Unveiling DTC Advertising Realities: Addressing Inefficiencies and Mistrust

The number of TV ads for new prescription drugs is increasing, and the audience(s) aren’t paying any attention. It is more than a matter of mistrust; DTC marketers want to make a name for themselves by listening to agency people who are only interested in getting awards. There is too much turnover within DTC marketing, and new managers are clueless about the changes that have taken place in the current environment.

It’s time to admit that DTC TV commercials are a waste of money. Nobody watches them, and if they are interested, there is too much noise between the patient and getting an Rx to be successful. This is especially true in complicated disease states with smaller patient populations. If anyone thinks that people are going to run to their doctor to ask for an advertised drug, I’d like to have a glass of what they’re drinking.

Here are the new realities of DTC ads:

1ne: DTC Marketers don’t know enough about their target audience(s). Sure, they can tell you why patients may want to try new treatments, but they don’t know where they go for information, what sources they trust, and how they make decisions. They need a lot more in-depth insights.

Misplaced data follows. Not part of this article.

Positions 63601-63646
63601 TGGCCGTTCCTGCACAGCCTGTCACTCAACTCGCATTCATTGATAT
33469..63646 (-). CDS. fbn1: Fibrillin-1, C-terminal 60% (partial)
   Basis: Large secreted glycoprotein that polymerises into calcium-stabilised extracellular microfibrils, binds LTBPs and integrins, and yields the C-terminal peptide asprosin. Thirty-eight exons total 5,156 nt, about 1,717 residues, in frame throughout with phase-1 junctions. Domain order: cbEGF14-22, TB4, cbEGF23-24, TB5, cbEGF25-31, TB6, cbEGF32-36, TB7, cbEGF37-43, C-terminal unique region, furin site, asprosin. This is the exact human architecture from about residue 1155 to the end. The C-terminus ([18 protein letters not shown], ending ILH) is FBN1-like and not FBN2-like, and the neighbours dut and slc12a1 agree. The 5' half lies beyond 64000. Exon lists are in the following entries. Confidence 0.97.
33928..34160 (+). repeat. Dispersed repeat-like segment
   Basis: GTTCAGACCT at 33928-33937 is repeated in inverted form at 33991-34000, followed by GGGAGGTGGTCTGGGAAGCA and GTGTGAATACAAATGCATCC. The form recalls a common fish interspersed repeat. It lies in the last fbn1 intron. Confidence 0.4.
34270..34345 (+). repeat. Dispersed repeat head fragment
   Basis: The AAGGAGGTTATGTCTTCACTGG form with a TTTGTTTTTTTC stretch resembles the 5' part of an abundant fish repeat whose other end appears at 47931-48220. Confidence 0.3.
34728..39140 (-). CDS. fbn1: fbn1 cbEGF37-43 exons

2wo: Insurers are limiting product coverage. Insurance plans like Medicare and commercial plans cover fewer medications and add more restrictions on coverage, making it harder for people to afford the medicines they need. Patients may have to pay more out of pocket before insurance starts covering their medical costs, and some drugs may not be covered at all. This can lead to financial strain and difficulty accessing necessary medications.

3hree: Product websites read like medical journals and pharma websites have a high bounce rate. The reading level of your website copy should be 8th grade.

4our: Agency people are irresponsible in suggesting the use of TV advertising. If you have to ask why, you don’t belong in marketing.

5ive: The turmoil with the upcoming Presidential election is leading to more mistrust of everything, including big pharma, which is spending hundreds of millions of dollars to fight the ACA pricing negotiations.

6ix: Too many DTC marketers do what senior people, who have no marketing experience, want, not what patients want and need.

In a call last week with a client, I was amazed at how little information they had on their audience and how their website was developed in a vacuum without a usability study or research. However, they researched the people in the TV ad to see who would be more credible.

What bothers me, though, are the TV ads for small patient populations. What the hell are they thinking?

It’s time to stop with the phony pharma awards and put the patient back in DTC marketing.